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Why Some Spread Misinformation In Disasters

Superstorm Sandy turned out the lights along the Eastern Seaboard, but Twitter was ablaze with comments. Host Michel Martin looks at the good, the bad, and the ugly of social media during Sandy, including intentional hoaxes. She speaks with Rey Junco of the Harvard Berkman Center for Internet and Society about why some users spread misinformation.

What's The Priority: Unemployment Or Deficit?

The economy added 171,000 jobs in October, but unemployment edged up to 7.9 percent. Unemployment isn't the only economic issue on the table, there's also the deficit. Host Michel Martin speaks with economist and writer Julianne Malveaux and NPR Senior Business Editor Marilyn Geewax to see how those two factors affect the economy at large.

Final Pre-Election Jobs Report Can Be Spun By Both Obama And Romney

The final jobs report before Election Day had news both presidential campaigns could use. President Obama can point to the number of new jobs created to claim that his policies are working. And Mitt Romney can point to an uptick in the jobless rate to make the case that the economy is at a standstill.

Coast Guard Probing Tall Ship's Sinking; Captain Had Spoken About Hurricanes

In August, Capt. Robin Walbridge talked with a Maine video journalist about how the HMS Bounty could handle rough seas. Monday, the ship sank off the coast of North Carolina as Hurricane Sandy roared through. Walbridge is missing. One crew member is dead. Fourteen were rescued.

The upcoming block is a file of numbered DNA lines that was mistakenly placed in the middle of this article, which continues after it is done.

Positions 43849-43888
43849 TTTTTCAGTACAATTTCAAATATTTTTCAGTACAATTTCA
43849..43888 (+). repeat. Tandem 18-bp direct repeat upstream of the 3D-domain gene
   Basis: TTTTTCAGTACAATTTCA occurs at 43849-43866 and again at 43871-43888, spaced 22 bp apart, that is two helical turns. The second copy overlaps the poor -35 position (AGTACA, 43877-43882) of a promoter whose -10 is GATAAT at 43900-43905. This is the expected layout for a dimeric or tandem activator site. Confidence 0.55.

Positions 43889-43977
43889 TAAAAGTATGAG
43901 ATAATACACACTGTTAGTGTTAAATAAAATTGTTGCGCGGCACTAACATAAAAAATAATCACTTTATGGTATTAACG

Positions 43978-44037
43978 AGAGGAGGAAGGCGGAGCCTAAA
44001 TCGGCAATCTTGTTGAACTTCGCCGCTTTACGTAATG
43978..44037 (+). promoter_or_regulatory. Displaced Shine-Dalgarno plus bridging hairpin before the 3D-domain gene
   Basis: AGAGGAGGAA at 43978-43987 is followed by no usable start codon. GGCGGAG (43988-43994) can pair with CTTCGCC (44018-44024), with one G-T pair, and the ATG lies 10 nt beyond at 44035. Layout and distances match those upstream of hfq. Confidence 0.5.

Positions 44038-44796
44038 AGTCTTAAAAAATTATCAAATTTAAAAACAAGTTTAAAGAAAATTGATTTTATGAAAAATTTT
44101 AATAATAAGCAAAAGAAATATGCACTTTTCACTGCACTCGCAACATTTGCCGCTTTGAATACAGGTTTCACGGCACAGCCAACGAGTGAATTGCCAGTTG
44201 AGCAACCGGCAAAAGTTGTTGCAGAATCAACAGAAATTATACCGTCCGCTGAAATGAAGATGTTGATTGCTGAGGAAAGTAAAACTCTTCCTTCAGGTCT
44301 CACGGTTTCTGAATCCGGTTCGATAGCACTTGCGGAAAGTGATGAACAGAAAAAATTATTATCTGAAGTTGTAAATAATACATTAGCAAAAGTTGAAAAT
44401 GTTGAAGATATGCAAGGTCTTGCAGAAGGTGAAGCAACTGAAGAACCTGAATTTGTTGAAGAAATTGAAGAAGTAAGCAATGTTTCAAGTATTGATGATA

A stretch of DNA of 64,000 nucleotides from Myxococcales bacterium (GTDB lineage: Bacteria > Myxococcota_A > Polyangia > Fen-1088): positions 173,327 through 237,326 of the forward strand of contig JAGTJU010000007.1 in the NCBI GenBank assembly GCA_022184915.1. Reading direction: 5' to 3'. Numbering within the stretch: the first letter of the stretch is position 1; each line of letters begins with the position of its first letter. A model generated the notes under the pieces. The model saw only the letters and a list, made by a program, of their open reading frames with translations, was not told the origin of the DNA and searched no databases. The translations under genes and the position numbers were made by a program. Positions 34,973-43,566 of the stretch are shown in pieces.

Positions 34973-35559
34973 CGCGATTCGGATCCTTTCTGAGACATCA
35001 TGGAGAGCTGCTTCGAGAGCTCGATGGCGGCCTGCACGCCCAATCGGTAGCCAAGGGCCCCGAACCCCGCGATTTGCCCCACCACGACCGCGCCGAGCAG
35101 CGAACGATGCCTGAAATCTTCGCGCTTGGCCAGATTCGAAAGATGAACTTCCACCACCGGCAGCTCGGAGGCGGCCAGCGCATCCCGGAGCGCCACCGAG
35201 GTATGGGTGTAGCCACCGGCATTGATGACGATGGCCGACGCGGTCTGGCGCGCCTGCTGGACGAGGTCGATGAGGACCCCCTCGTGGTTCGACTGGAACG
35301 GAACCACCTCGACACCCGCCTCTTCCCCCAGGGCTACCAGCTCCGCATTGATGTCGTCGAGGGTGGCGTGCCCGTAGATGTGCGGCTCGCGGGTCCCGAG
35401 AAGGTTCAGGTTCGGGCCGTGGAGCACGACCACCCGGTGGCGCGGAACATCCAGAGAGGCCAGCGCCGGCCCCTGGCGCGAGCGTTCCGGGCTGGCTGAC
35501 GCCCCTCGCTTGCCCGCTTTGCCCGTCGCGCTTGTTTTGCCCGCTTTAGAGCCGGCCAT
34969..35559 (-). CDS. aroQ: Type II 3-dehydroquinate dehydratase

In Oklahoma, Republicans Take Two Views Toward Taxes

On Tuesday, Tulsa County, Okla., residents vote on ballot measures that would extend a sales tax hike to fund economic development and public works projects. The Republican mayor and local GOP officials — in one of the reddest states in the country — are asking voters to say yes to the taxes.

Ala. Racist Language Measure Draws Unexpected Foes

Alabama voters decide Tuesday on a measure that would remove Jim Crow-era language from the state constitution. Republican leaders say the language is an embarrassment that deters jobs and investment. But Alabama's black leaders are against the fix, arguing it's a trick to undermine public school funding.

Fixing NYC's Underground Power Grid Is No Easy Task

An army of electrical workers is squirming through the tunnels beneath New York City, checking transformers, cables and power systems. And though it'll likely take days to get everything back online, experts say the storm would have damaged aboveground infrastructure even more drastically.